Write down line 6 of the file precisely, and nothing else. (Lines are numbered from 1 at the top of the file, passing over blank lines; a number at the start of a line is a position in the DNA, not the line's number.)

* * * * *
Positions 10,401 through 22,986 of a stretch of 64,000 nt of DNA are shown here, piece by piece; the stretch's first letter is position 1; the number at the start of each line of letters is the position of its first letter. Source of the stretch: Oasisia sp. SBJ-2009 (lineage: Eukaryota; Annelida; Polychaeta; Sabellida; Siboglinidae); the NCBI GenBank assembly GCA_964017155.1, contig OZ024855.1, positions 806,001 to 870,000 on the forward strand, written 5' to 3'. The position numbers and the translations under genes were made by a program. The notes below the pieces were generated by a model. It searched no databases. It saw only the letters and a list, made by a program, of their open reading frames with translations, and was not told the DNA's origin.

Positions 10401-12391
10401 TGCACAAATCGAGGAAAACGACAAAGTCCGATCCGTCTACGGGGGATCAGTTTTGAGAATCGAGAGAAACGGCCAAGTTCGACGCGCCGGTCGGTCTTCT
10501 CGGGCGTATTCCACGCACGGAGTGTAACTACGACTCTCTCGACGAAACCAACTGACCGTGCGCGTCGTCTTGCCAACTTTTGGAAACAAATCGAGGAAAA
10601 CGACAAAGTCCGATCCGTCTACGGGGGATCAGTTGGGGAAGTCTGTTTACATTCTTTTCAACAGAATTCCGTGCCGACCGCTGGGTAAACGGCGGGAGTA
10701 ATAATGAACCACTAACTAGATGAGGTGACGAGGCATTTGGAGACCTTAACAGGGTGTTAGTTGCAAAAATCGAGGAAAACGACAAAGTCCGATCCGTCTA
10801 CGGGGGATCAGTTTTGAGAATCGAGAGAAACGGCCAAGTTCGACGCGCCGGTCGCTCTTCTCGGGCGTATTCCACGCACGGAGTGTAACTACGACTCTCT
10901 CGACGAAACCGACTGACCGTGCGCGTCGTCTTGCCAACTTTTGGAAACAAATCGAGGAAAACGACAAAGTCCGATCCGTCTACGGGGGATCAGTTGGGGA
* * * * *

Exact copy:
10701 ATAATGAACCACTAACTAGATGAGGTGACGAGGCATTTGGAGACCTTAACAGGGTGTTAGTTGCAAAAATCGAGGAAAACGACAAAGTCCGATCCGTCTA